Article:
This chapter examines the emergence of the paradigm of sustainability in the practice of product design over the last half-century. It begins by acknowledging the difficulty in attempting to write any such history, while suggesting that it is by discussing the discourse of sustainability in design that any coherency can be achieved. The analysis centres upon three strands: international conventions and reports from bodies such as the UN are used as an index of the shifting nature of how the problem of sustainability has been understood; the response of the ‘design world’ to such changes is charted; and, the manner in which this has happened against a developing consumer culture is then mapped against these coordinates. It is argued that the changing relation of design and the wider culture to issues of sustainability can be understood as an emergent ‘environmentality’, a certain form of subjectivity that determines how such issues can be conceived of, which thus shapes the nature of any designed response. Three phases of this developing mindset are then identified: the ‘greening’ of design; ‘ecodesign’; and sustainable approaches. Each of these paradigms are then critically examined to demonstrate how design, as a field of activity, has responded to the shifting definition of the problem as the model we now recognize as ‘sustainability’ has developed.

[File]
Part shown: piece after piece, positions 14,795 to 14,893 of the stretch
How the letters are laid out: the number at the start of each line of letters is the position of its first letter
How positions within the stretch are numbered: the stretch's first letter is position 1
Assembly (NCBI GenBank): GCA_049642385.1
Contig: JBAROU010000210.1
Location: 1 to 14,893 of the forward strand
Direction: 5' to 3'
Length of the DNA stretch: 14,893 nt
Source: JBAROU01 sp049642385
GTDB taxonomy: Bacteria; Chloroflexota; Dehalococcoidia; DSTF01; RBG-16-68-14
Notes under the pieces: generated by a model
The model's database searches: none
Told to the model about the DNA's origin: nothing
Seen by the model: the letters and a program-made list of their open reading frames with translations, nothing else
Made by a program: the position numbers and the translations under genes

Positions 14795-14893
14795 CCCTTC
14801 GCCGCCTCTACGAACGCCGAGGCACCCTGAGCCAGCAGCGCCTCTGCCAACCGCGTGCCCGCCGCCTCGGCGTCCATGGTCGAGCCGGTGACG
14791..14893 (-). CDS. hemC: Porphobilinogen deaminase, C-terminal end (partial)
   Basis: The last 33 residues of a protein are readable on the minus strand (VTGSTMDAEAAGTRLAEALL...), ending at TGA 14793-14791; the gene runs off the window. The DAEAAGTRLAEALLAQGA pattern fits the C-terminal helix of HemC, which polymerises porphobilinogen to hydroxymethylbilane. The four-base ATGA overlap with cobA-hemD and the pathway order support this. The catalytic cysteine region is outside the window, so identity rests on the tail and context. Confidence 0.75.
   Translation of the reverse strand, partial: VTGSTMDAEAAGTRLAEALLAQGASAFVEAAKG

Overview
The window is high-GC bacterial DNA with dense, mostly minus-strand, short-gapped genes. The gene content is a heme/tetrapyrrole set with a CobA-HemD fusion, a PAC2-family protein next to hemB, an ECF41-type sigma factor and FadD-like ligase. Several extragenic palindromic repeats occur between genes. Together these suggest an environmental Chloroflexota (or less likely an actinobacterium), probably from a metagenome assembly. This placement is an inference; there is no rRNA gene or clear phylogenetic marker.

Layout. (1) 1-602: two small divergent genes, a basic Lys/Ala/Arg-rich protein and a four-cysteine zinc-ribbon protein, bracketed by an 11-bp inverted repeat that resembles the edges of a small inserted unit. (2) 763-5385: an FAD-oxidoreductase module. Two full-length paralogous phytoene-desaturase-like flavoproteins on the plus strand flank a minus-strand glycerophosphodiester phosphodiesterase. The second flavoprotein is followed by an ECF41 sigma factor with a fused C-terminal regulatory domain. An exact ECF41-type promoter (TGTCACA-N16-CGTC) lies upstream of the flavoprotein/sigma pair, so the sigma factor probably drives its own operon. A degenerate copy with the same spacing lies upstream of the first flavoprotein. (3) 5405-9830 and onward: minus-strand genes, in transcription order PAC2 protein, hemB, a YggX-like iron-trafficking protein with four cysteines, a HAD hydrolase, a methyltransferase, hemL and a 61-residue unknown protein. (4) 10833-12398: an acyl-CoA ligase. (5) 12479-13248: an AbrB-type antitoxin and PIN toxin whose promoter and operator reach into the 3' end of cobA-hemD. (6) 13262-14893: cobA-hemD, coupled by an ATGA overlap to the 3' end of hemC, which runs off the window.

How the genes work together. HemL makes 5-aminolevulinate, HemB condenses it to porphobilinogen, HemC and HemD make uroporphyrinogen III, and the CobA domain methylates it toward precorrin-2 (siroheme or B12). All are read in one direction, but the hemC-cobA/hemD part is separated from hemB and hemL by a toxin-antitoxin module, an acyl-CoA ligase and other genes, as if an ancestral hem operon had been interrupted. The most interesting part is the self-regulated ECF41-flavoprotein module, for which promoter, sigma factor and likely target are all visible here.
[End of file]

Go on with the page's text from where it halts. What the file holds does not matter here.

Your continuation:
|Title of host publication||The Routledge Handbook of Sustainable Product Design|
|Place of Publication||London|
|Number of pages||14|
|Publication status||Published - 17 May 2017|